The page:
I can see why Mitchum’s performance is so fondly remembered, and I think Powell is a memorable villain, but this film just felt so very dated. I think if they remade it today with modern techniques this is a story I could really enjoy.

But until that day, The Night of the Hunter isn’t something I will be going back to watch in a hurry.

The Night of the Hunter: 2/10

Paul

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Roman Holiday (1953)

Roman Holiday

Roman Holiday – IMDb 233/250

The next film on my list can say it started the career of Audrey Hepburn, so for that reason alone it deserves its place in the top 250 films of all time. Roman Holiday is a charming and loveable romantic comedy starring Hepburn alongside one of my favourite actors, Gregory Peck.

And as the first film I’ve watched with Hepburn starring, I can see why she is such a legend of the cinema industry.

Hepburn plays Ann, a royal princess who is bored and frustrated with her tightly scheduled life in the public eye, finally escaping the restrictions her duty forces her to comply to, spending an amazing day in Rome with reporter Joe Bradley, (Gregory Peck).

At the beginning of the film Hepburn is exquisite at showing us the frustrations her character feels, highlighting the lack of freedom Ann experiences and her inability to ever do what she wants due to her social obligations as a princess.

The scene where Hepburn has to subtly take off her shoe to scratch an itch on her foot is very comical but also reveals to the audience the social restrictions Ann faces in her life, the performance she has to go through just to scratch her own foot.

But the real fun and charm begins in this film when we are introduced to Peck’s character Joe Bradley, and when Joe and Ann meet for their adventure through Rome.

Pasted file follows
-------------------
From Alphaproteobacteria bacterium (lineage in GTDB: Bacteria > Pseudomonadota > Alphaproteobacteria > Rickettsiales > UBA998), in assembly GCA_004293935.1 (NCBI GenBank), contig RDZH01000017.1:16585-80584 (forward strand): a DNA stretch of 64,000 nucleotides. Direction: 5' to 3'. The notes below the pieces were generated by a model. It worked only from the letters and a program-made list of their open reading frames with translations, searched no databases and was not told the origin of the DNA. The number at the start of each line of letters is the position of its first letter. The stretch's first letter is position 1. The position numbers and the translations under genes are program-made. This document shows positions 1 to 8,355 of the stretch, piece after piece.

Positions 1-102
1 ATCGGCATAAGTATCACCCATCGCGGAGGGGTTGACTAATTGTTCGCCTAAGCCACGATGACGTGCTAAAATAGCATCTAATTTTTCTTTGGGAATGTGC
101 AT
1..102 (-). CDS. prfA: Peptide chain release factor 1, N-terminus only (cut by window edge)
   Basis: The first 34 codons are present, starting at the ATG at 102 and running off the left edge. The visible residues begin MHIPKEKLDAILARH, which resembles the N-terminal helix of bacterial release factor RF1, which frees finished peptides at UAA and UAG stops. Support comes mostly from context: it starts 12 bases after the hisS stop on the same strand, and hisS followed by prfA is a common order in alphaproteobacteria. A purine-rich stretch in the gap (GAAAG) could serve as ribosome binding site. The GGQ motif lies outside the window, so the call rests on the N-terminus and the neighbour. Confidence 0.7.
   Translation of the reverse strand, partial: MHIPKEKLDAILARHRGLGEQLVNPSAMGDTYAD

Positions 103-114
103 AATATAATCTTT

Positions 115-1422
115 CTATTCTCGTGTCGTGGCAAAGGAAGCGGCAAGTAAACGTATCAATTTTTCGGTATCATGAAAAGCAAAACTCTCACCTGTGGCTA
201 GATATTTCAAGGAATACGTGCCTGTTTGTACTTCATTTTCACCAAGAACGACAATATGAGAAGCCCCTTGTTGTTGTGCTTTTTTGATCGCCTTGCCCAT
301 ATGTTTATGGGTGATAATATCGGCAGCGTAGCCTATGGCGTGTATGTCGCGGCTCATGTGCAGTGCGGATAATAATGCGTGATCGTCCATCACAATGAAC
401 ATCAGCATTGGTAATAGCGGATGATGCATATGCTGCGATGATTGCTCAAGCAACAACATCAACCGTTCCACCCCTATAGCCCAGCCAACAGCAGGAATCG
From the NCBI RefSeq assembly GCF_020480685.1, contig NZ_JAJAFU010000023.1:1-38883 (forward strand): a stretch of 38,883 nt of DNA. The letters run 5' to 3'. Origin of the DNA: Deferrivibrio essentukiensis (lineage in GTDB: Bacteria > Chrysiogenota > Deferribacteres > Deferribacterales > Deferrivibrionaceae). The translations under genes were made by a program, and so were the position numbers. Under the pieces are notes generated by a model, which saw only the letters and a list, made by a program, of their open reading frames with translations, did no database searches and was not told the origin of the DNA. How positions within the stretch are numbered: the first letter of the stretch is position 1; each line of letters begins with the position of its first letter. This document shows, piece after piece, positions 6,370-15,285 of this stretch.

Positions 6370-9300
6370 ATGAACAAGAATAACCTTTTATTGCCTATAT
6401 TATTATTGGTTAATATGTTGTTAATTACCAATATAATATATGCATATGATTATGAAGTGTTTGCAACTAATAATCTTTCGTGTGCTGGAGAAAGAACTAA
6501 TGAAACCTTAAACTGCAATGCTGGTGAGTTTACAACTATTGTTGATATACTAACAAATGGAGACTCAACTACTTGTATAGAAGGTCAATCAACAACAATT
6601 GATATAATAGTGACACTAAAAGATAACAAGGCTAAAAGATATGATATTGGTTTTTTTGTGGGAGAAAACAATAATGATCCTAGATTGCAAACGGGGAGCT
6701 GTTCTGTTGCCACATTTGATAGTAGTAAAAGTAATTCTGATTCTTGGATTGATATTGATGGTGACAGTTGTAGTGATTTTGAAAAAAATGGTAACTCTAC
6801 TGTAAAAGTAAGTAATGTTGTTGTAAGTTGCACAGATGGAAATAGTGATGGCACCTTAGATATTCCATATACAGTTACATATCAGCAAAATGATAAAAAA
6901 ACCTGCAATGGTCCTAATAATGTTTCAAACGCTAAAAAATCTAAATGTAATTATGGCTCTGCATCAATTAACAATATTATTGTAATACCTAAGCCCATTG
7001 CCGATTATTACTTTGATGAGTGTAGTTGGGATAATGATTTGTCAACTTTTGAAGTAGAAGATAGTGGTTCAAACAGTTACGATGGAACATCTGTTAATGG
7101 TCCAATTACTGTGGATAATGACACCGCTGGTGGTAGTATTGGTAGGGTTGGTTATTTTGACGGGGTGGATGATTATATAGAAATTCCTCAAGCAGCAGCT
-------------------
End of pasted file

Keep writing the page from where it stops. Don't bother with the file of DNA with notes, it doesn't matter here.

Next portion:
Shot entirely on location in Rome, Roman Holiday is simply the definition of a charming film, lead perfectly by Hepburn (who won the Academy Award for her performance) and Peck, with bubbling chemistry between the two that is hard to find in modern cinema.

This iconic scene is famous for Gregory Peck's improvisation, managing to get a real scream out of Audrey Hepburn!

This iconic scene is famous for Peck’s improvisation, managing to get a real scream out of Hepburn! It also showcases their bubbling chemistry

Joe Bradley at first is just using Ann in the same way her parents, advisors and the general public use her. He thinks he can get a great story out of her for his newspaper, but as the film progresses he learns what a vibrant, enigmatic person Ann is.

Peck does a fantastic job of showing us that underneath his supposedly greedy exterior Bradley is a caring man, and this is shown by the films end as he refuses to sell the story he gets from Ann during their day out, turning down a large sum of money so that something in Ann’s life is finally private.

Roman Holiday is all about escapism and living life, and director William Wyler does a great job of capturing this. In the film Irving Radovich (Eddie Albert) also manages to capture this feeling of freedom and excitement of life from Ann, with Eddie Albert providing many of the films funniest moments.

But unlike many Hollywood romantic comedies, this film has a very bittersweet ending. Ultimately, Ann and Joe cannot be together, instead they take solace in the fact they had one beautiful day together, and they know that is where their story ends.

You can say Roman Holiday is a bit too sweet, rather saccharine in its approach and view of life, but it’s just so wonderfully filmed and acted that you can’t help but enjoy it. It was never boring; with Wyler creating a film that has charm flowing through it, using the setting of Rome to create the perfect romantic atmosphere.

But really this film is all about our leads, Hepburn and Peck, who just have this aura which explains why they are still held in such high regard to this day, with this film setting them up perfectly for their incredible performances in Breakfast at Tiffany’s (Hepburn) and To Kill A Mockingbird (Peck).

If you want something light and lovely or perhaps you’re planning a trip to Rome, (I can see them using this film on their tourist boards), then Roman Holiday is the film for you.

Roman Holiday: 7/10

Paul